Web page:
Finally, an unexpected development is that the big waves on changing consumer trends are creating lack of stock, but also massive stock piles of produce with low demand. The challenge is how to adapt our supply chains to those massive waves avoiding over stock, and as a consequence, wasted products. 

Sustainable finance gets its teeth

Vanina Farber, Professor of Social Innovation and elea Chair for Social Innovation 

TheEU Sustainable Finance Disclosure Regulation(SFDR) is a set of EU rules that encourages investors and corporations to reflect on both the positive and adverse impacts of their activities. The first phases of the regulation went into effect on 10 March and focus on pre-defined metrics to assess the environmental, social and governance (ESG) outcomes of the investment process. As the name suggests, more emphasis will be placed on disclosure, including new rules that must identify any harmful impact made by investee companies. This will require both investors and firms to consider how to measure their sustainability, how to explain it and ultimately to understand how they can build a theory of change around positive impact.  

The next step will see collaboration between financial sector and corporate leaders to apply ESG-verifiable data assets to leverage new opportunities and finance the transition to more just, inclusive and sustainable business models.

Bridging the digital responsibility knowing-doing gap

Michael Wade, Professor of Innovation and Strategy and Cisco Chair in Digital Business Transformation 

When it comes to digital, ‘sustainability’ is unfortunately a misleading term. Most sustainability departments within organizations pay little attention to the digital world.  Yet, when it comes to the broader focus on ‘responsible’ practices, digital plays a central role. Cyber-security, AI ethics, digital diversity and inclusion, respect for personal privacy, and the equitable sharing of digital economic value all fall under the topic of responsible practices. We refer to this combination as Corporate Digital Responsibility (CDR).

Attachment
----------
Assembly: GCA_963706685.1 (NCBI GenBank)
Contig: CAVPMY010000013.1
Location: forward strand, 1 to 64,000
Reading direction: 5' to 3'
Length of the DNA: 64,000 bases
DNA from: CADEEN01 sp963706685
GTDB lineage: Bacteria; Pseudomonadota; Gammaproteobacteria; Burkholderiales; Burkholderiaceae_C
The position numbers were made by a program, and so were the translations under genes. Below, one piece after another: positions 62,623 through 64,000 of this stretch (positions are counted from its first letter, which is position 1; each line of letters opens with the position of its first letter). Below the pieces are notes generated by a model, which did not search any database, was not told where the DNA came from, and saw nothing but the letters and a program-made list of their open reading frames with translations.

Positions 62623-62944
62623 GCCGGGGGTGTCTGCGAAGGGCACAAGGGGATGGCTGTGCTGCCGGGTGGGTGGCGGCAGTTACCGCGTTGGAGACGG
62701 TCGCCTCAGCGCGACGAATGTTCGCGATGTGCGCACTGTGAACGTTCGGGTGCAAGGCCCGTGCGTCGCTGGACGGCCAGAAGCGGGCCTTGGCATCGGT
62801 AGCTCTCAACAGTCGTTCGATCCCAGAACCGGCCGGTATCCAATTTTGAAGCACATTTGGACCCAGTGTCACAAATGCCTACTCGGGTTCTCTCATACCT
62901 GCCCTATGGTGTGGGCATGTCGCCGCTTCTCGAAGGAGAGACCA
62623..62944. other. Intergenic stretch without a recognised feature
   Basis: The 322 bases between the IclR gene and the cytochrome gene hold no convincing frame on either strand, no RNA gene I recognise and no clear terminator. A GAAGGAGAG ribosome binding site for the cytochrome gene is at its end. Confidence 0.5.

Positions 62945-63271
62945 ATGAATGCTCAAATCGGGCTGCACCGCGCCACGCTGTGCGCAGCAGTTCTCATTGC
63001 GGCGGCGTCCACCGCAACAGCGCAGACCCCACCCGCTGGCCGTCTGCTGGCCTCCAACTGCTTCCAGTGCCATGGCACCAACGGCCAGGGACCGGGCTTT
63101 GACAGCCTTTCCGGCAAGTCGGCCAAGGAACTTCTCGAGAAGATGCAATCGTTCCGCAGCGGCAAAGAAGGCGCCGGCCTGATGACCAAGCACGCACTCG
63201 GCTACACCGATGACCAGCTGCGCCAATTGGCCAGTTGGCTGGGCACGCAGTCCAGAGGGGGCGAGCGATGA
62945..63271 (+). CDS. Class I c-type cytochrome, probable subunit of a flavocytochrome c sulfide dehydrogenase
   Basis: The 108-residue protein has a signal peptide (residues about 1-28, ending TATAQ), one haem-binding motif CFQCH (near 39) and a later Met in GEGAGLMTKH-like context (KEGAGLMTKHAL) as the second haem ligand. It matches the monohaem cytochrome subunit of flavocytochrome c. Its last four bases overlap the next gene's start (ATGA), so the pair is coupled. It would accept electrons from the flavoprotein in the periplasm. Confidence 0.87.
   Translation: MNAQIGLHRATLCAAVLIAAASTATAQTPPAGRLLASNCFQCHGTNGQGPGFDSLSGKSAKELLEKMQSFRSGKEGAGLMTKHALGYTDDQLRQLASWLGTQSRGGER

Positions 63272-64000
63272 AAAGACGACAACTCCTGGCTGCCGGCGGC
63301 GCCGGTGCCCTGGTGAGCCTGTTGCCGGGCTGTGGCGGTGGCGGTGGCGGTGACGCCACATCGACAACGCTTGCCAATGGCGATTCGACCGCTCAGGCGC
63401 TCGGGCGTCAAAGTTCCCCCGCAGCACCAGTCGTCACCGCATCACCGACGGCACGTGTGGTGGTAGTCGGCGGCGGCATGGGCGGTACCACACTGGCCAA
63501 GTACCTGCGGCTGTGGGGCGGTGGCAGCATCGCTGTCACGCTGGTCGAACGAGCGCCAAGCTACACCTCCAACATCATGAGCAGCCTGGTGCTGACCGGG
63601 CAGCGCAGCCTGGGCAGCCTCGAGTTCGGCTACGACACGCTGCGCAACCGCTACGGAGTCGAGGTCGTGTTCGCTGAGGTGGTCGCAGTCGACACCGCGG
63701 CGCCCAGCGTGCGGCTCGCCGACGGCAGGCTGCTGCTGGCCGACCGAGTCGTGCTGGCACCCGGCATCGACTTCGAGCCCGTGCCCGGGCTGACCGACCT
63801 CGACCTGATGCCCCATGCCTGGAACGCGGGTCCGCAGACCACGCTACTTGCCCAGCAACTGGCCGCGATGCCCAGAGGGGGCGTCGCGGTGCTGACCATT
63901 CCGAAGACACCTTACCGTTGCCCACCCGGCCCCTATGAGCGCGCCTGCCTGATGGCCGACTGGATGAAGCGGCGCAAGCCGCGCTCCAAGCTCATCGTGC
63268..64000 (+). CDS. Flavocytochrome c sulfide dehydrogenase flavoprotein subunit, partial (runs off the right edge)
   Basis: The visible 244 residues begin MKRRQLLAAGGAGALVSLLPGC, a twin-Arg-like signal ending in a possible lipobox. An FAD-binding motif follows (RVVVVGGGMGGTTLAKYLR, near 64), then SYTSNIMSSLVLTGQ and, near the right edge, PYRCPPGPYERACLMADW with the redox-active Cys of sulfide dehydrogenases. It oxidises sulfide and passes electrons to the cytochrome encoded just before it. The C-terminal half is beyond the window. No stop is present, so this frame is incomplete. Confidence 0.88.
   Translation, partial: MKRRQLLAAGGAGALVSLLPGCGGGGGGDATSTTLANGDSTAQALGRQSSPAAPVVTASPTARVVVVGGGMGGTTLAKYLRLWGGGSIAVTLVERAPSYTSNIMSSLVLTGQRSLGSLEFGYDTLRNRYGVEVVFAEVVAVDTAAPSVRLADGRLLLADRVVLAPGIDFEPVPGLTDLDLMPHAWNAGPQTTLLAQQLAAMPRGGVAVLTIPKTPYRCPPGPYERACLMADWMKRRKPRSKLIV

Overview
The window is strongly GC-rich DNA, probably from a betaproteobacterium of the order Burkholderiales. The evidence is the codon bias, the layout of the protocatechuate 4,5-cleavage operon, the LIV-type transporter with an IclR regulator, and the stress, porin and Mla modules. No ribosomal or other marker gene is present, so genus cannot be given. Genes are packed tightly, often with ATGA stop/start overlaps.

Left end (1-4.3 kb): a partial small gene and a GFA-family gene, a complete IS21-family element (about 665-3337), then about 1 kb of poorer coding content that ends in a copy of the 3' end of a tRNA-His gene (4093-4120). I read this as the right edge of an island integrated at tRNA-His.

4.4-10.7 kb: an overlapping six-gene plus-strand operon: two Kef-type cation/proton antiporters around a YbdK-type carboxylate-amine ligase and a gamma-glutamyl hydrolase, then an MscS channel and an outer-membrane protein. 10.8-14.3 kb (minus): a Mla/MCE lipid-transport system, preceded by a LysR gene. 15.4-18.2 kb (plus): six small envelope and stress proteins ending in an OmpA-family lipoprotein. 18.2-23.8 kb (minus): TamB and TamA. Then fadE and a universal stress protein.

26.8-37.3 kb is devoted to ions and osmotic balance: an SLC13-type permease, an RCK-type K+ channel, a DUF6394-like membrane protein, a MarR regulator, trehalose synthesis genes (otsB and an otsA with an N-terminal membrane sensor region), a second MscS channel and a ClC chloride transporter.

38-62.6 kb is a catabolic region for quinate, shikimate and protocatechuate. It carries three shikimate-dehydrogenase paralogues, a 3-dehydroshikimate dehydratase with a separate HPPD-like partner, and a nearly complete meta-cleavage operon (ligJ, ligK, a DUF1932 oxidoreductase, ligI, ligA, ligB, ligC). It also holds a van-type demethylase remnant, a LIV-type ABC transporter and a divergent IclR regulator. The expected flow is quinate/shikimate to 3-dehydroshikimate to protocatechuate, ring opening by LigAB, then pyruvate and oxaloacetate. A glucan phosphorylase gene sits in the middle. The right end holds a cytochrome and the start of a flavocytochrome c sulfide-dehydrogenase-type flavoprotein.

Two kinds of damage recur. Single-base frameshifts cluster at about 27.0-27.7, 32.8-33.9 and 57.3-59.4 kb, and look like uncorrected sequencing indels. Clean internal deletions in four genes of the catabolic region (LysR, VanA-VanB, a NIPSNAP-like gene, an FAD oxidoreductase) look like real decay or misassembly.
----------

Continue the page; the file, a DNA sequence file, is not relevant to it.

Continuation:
A large chasm has opened up between digital responsibility ‘principles’ and the ‘practices’ required to implement them. A few forward-looking companies, like Mastercard, are building process and governance to manage CDR effectively. However, most organizations are far behind. This year we will see an increased focus on CDR as digitization becomes more embedded in corporate activities. We will see an important shift from ‘responsibility as compliance’ to ‘responsibility as a source of competitive differentiation’. 


Calculating the social cost of greenhouse gases

Karl Schmedders, Professor of Finance 

In January 2021, the new U.S. administration revived a specific tool—the “social cost of greenhouse gases”—into the decision-making progress of the U.S. federal government. This cost figure combines climate science and economics to help government agencies and the public to understand the benefits of reducing greenhouse gas emissions. The metric estimates, in dollars, the long-term damage done by one ton of greenhouse gas emissions. This estimate will not only influence the US government’s purchases, policies on pollution controls, and investments in highways and pipelines, but it will also affect international carbon markets and serve as a benchmark for internal carbon pricing schemes in private industry.